The Later Middle Platonic tradition dealt with this issue disparately. Plotinus, who was described by his pupil, Porphyry, to have experienced mystical states of consciousness, has distinguished between the states of “discursive reasoning” and the realm of “Intellect.” This distinction attempted to solve the conflicting modes of consciousness during poetic inspiration and the representation of knowledge gained. For Plotinus, the realm of the Intellect is the experience of the transcendent, and discursive reasoning is that state of mind through which it is processed or recorded. Proclus takes Plotinus further. Proclus shares Plato’s disdain for a supposed knowledge of the part in substitute for the whole. In Ion, Plato makes clear that one cannot know only a portion of thing without knowing its entirety. To further this, Proclus found a solution to this issue in apophatic theology, or via negativa, the method of understanding Reality by affirming what is it not. “Affirmations,” he claims, “cuts off reality in slices.” Affirmations, opposed to the apophatic approach, are cataphatic, meaning they relate truth in positive statements. Proclus’ method concerns itself with subjectively conscious experiences with the Divine.  His concept of “negation of negation” is the most accurate way of expressing and accessing an encounter with the “Ultimate One” through a subjective, contemplative act. Proclus writes “negative statements that have been stated do not express anything about the One, but do refer to the One.” These negations offer a solution to Plato’s frustration with representation by offering an alternative, non-representing reference, or signifier.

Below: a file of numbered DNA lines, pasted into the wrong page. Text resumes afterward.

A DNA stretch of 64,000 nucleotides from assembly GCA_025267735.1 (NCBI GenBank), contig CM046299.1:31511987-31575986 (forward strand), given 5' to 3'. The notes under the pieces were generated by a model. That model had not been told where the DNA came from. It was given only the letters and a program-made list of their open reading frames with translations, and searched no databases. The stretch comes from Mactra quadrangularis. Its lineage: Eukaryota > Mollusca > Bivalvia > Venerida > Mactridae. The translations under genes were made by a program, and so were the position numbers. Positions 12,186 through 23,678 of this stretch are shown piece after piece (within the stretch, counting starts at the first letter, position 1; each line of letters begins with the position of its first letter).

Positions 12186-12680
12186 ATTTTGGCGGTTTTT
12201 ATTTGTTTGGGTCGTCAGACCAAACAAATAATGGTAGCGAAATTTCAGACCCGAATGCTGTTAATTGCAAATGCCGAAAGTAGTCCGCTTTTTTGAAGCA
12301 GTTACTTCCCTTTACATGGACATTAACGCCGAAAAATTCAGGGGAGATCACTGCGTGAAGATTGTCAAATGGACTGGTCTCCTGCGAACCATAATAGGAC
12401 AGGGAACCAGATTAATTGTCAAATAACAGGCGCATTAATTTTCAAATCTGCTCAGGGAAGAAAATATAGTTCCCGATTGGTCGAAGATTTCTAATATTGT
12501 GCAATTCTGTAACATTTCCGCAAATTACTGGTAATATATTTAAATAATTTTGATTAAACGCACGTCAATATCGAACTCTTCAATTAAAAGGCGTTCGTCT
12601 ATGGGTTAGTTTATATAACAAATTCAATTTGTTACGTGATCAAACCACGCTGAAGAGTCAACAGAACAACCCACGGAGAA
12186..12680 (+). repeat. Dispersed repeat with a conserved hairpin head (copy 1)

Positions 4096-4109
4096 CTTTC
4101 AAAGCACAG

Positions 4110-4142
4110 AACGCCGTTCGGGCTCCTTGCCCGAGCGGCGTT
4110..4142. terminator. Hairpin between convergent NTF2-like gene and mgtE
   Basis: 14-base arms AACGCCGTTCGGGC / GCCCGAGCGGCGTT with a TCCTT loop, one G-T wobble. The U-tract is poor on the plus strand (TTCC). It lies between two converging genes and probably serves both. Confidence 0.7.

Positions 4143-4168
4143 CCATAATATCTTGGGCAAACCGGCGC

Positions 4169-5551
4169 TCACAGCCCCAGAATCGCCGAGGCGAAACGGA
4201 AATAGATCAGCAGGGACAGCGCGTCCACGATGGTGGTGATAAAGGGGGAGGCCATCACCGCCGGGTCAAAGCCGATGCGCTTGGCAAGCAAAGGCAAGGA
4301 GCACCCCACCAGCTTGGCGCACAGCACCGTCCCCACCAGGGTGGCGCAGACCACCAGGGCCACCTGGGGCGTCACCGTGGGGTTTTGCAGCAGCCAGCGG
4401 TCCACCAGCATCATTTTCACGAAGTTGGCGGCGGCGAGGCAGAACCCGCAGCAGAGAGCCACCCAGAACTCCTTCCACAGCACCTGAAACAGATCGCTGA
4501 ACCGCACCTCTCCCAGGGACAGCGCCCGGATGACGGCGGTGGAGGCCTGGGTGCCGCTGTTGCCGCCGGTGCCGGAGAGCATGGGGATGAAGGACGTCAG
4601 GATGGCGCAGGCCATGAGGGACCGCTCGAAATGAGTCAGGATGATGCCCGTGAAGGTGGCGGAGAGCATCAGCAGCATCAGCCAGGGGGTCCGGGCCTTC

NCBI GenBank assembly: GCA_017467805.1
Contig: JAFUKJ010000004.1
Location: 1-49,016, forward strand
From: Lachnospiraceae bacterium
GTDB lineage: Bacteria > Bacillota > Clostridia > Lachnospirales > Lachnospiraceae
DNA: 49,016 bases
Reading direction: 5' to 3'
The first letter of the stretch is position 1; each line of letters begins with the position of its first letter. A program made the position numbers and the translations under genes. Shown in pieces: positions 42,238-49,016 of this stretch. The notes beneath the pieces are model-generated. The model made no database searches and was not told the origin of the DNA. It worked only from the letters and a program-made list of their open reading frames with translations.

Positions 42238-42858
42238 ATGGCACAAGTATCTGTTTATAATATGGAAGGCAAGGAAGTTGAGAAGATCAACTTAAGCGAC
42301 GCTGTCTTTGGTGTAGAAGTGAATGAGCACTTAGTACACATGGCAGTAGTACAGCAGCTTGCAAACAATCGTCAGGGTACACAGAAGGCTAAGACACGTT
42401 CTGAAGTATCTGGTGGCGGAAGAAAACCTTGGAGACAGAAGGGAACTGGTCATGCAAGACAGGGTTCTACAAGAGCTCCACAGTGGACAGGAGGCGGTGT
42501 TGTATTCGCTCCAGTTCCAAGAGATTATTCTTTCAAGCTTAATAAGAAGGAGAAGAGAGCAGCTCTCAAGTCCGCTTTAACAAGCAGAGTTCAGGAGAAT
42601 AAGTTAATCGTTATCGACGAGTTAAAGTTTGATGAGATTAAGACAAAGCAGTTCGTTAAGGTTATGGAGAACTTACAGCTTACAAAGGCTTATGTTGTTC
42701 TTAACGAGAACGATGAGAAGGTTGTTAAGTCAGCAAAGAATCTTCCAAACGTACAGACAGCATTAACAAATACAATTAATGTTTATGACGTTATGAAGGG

The early church fathers carried this further. In the second century, Clement of Alexandria had appropriated the Later Middle Platonists into early Christian theology. He is responsible for introducing the word “mysticism” into theology, and like the Gospel of John, incorporates the Greek literary tradition into the understanding of Christ’s teachings. Clement’s writings examine the relationship between divine Logos and the divination of those participating with God in the mystical vision. In the interaction with this divine Logos, Clement shares Plato’s belief in the inexpressibility, and even the unknowability, of God. In Book Five of the Stomateis, he argues, “neither faith without knowledge, and knowledge without faith.” This implies a denial of affirmative knowledge similar to Kant’s claim in Kritik der reinen Vernunft: “Ich mußte also das Wissen aufheben, um zum Glauben Platz zu bekommen.” [I had to lessen knowledge to make room for faith]. In laying the groundwork for systems of knowledge, both philosophers discovered an unknowable and inexpressible element involved in systematic expression.